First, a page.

If so, Londoners of all stripes will have to learn again to live together in a way Parisians and their banlieusards haven't even attempted to for generations. The divide is that complete, due mostly to the reinforced-ghetto nature of many French projects. Indeed, one of the biggest complaints that France's banlieue residents continue airing is how their geographical remoteness from the centers of France's main cities only the most evident form of their exclusion from and rejection by wider, productive, profitable French society. Transportation to and from projects into city centers is limited at best, and it takes significant effort for residents to jump what's become known as the “invisible wall” separating them from the turf of wider French society. This, indeed, was a major reason why when rioting broke out in 2005, the burning cars and pitched battles with police were limited to the suburbs: that's where the anger was created, grew, festered and exploded; seeking to export that into the areas that white, comfortable France calls home would have left rioters dissipated, disorganized, and exposed so far from their bases.Conversely, in London—and the other English cities in which unrest is now flaring up—the people doing the most damage are believed to live among relatively well-off working families.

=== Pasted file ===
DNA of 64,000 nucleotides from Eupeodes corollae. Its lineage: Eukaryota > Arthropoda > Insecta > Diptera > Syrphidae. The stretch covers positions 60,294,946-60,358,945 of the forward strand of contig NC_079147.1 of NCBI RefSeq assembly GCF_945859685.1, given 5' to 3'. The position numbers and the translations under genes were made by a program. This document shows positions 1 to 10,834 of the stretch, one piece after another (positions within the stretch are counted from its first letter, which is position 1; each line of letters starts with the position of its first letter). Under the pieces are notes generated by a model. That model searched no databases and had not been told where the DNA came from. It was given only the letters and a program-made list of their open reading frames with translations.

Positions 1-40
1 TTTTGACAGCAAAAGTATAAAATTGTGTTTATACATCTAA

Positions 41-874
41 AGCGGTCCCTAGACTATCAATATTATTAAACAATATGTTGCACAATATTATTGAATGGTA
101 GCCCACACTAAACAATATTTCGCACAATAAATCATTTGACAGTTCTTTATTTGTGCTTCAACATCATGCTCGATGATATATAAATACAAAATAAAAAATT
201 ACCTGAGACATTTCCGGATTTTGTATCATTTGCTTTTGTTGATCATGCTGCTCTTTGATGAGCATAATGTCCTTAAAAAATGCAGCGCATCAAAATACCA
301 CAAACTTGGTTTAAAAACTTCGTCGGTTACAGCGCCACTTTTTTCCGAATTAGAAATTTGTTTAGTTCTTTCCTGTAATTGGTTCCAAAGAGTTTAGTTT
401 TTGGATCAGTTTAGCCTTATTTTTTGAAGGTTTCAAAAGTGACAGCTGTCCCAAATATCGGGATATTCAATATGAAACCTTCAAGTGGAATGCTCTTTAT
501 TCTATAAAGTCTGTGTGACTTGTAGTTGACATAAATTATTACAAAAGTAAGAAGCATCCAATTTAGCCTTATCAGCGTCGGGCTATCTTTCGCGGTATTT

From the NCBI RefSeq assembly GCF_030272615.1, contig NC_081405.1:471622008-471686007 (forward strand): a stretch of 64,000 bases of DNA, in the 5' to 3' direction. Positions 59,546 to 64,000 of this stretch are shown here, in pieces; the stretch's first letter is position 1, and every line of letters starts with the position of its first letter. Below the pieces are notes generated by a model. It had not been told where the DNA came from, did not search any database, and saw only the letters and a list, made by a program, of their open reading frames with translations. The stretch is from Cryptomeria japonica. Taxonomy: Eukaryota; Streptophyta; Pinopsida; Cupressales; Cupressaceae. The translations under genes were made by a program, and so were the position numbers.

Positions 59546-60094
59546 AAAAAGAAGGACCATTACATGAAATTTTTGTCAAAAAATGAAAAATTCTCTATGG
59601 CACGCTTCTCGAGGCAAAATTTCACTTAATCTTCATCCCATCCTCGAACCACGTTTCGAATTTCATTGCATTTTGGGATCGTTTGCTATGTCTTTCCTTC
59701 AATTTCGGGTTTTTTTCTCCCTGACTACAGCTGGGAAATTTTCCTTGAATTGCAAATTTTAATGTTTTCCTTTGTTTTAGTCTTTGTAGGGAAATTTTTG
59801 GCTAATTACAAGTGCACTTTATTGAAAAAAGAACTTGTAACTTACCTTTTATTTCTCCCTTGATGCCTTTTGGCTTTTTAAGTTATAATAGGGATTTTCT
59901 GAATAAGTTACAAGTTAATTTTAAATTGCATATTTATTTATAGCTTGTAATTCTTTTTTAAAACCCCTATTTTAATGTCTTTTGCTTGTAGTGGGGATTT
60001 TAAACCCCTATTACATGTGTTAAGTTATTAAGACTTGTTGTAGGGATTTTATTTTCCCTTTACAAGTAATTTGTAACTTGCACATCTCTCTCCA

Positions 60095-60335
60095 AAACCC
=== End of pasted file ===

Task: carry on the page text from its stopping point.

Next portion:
TIME: The Riots of Paris and London: A Tale of Two Cities, August 9, 2011